We may appear normal during the summer, but come winter and we are hockey people. Did you see "Fever Pitch"? Drew Barrymore falls for Jimmy Fallon during the off season. But when baseball season starts, he becomes Mr. Red Sox. He’s completely different.

That’s the way hockey fans are. We’ve spent the summer debating the future of the NHL. The only sport more obscure is, well European team handball and curling, another Canadian dominated sport.

How else can you explain the intimate dissection of the opening credits and the creation of a list of suspects? How else to explain the calendar, populated by notes "V. Milw"?
My wife, who is the real hockey fan in the house, compared to the ersatz fan—me, has told people we can’t visit due to a game being scheduled on a particular date. She went so far as to take her 89 year-old mother to her first hockey game on Mother’s Day. And, when she learned that there was hockey in Ireland, well, she is the first among Americans on the fan site for the Belfast Giants.

This has all been great for my social life, in a limiting way.

We know the Canadian national anthem by heart. That’s weird. Most Americans, including the new US ambassador to Canada, have only a passing idea that Canada is somewhere north of here.

Anyway, there he is, some guy, right now I think it’s the Move, standing on an LA corner and singing into a mike during the opening credits of Entourage. It’s about as nuts as Woo-Woo walking down Clark during the baseball playoffs pumping his fist in the air: "Go Cubs."

Tuesday, August 23, 2005

Hello World

Do I really need to write a Hello World post? Two days ago, my 16 year-old daughter was mugged. She was walking to Blockbuster with a friend at about 10 PM when two guys approached them. The two guys had a gun. The two guys took five bucks.

My daughter and her friend came home immediately. We called the police and talked. I thought...

I've worked a midnight shift for about 16 years, since about the time she was born. Driving around the city at night, through Cabrini-Green and the West Side, I've seen some things that I wish I could forget. I never wanted my daughter exposed to that. As the police asked about the two men, what they took, $5.00, I thought about the times I've had guns pulled on me. I thought about the time a parole officer didn't like the fact that I was white and he was black and by GOD! he was going to provoke a fight to right centuries of injustice. I didn't know he was armed. About other times when I wondered "why am I working at this hour in this neighborhood?"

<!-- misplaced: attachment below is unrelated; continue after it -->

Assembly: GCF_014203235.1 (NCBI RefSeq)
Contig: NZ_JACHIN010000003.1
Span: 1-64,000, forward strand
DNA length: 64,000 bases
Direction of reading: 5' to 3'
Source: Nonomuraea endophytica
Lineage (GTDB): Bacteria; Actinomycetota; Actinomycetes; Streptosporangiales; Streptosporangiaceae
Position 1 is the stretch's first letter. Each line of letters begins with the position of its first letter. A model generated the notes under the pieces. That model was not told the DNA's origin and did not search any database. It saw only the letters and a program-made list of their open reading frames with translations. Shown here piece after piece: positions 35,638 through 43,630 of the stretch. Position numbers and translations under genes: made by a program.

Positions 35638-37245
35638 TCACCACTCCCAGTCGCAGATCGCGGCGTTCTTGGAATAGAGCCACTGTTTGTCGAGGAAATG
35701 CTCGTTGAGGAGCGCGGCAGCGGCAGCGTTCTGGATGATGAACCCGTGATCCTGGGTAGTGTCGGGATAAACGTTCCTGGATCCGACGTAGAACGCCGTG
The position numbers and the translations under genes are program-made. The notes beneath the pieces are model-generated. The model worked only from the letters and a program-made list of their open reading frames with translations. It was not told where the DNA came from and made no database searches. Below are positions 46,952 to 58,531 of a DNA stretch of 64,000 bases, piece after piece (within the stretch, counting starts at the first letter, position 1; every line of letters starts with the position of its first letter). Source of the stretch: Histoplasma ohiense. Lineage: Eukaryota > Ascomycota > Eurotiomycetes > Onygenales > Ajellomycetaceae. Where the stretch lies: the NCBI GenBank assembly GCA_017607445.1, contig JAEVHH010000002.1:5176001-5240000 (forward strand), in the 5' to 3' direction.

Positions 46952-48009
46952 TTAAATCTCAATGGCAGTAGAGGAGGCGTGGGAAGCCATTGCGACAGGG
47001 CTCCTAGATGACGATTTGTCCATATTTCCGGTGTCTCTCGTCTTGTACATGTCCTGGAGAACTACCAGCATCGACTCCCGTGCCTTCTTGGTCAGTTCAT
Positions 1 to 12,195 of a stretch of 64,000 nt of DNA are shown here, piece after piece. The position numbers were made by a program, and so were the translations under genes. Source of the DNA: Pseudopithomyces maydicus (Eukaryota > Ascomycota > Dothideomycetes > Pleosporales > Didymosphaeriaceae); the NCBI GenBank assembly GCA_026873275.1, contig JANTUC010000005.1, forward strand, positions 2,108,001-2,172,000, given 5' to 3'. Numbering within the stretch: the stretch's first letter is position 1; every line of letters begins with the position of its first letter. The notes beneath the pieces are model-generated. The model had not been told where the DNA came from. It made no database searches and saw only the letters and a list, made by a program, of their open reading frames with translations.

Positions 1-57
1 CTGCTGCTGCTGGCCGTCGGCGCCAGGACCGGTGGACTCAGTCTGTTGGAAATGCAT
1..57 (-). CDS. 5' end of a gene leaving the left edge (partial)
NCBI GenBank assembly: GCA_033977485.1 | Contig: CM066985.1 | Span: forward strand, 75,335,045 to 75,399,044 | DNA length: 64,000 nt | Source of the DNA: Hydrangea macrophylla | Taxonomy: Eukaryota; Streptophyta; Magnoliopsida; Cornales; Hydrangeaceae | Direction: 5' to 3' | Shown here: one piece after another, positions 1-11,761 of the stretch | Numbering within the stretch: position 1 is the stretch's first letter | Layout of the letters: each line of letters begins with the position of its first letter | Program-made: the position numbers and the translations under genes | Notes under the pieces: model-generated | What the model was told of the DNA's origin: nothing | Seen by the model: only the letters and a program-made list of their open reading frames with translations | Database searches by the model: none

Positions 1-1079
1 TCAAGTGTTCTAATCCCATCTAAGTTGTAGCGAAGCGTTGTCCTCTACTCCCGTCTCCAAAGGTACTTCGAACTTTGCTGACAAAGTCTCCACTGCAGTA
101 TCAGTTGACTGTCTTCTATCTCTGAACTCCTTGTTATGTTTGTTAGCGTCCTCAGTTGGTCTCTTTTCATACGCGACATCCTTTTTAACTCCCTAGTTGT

You listen to your daughter, as she tells how two men about her age or maybe a bit older approached her and her friend. "Did they touch you?" No. Okay, that's good. Just $5, not a trip to the ER tonight.

I wanted to get in the car and look for these two bastards. I can say that about them here, can't I? I'm thinking now of the bloodless answer of Governor Dukakis when he was put on the spot in his run against George Bush. You're angry. You want to kill. Your daughter's safety, maybe her life, was jeopardized for $5. I'm nearing 50. I don't have guns in the house. There is only anger and pain in a future of vigilante justice.

There are signs on the highway to Bloomington, Illinois promoting gun use for home defense. Me, several gun experiences. Now my daughter, one. How many for that farmer?

Hello World. Tonight I'm thinking about my daughter. And five bucks. And two punks and their gun. Tomorrow, let's talk about something else. Hello World.